Before filling out a job application references should be contacted to ensure they can vouch for you. Learn tips in this free lesson.
If an employer is thinking about hiring you, a hiring manager might ask you to provide a list of references. A reference is a person who is willing to talk to potential employers about your job skills, abilities, background, and general character—hopefully in a positive light. Potential employers usually contact references by phone or email.
In this lesson, you'll learn how to choose a reference and what contact information you'll need to get from each of them. In addition, we'll show you how to write and format a list of references to give to potential employers.
When it comes to references, choosing the right person is often just as important as the reference itself. The best candidates are people who are familiar with your talents, skills, and performance in the workplace. Alternatively, you can choose someone who isn't familiar with your work but who can speak to other important qualities you may have, such as honesty, dependability, creativity, or strength of character.
Candidates to avoid generally include close friends and family members because they're less likely to be objective. Employers expect them to give you a positive review no matter what, so they have a more difficult time taking them seriously.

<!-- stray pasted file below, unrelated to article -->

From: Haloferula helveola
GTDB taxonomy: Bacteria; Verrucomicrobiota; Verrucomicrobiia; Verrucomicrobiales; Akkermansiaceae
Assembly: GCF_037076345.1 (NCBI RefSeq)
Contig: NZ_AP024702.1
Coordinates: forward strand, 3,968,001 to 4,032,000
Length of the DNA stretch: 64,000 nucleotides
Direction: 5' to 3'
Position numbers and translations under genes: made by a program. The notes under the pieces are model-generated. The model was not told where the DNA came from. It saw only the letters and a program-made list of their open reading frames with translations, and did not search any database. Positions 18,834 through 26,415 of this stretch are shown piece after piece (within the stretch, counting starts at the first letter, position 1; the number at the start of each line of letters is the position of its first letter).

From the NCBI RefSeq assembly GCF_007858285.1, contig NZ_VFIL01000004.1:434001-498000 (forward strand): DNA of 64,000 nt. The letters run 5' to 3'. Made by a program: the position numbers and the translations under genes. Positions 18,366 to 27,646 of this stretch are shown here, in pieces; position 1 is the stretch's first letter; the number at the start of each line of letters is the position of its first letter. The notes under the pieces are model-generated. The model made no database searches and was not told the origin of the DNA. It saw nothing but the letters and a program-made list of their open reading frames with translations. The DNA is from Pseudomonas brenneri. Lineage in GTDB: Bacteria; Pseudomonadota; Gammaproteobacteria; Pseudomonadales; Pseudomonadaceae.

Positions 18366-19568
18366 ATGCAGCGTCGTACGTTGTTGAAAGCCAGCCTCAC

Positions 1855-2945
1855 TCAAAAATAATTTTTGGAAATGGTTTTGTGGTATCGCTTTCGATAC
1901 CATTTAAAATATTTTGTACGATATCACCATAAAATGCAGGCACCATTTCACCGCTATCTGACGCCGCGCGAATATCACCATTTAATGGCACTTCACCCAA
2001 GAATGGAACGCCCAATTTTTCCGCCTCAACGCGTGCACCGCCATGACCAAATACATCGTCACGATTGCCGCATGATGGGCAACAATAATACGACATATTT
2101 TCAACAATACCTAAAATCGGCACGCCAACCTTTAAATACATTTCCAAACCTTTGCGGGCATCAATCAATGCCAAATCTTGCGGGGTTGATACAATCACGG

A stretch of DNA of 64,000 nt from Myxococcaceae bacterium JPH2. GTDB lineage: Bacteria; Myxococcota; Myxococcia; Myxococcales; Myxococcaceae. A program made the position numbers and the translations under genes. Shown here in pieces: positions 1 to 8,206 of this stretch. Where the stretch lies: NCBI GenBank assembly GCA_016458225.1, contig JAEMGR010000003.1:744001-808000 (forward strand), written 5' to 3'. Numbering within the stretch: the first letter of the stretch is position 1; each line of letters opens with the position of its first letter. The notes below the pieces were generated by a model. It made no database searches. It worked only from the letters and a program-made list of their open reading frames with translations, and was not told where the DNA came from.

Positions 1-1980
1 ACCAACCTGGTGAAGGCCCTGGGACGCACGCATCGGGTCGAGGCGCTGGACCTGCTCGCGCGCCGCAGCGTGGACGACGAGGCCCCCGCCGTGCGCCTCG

Ideal references should also be well-spoken so they can talk about your best qualities in detail. When a potential employer asks, "What can you tell me about so-and-so?" this person wants to hear more than "She's very nice".
You should keep the need for references in mind throughout your career, not just when you're applying for a new job. If you take the time to build relationships and consistently use networking strategies, you'll have plenty of candidates to choose from. To learn more about networking, visit Networking Basics in our Job Search tutorial.
It also helps to keep in touch with old bosses, supervisors, and coworkers. If they leave the company where you met, it can be difficult to track them down. Those who still work for the company may be able to give you their information, but you'll probably have better luck searching for them online. Try reconnecting on social networking sites like LinkedIn, Facebook, and Twitter.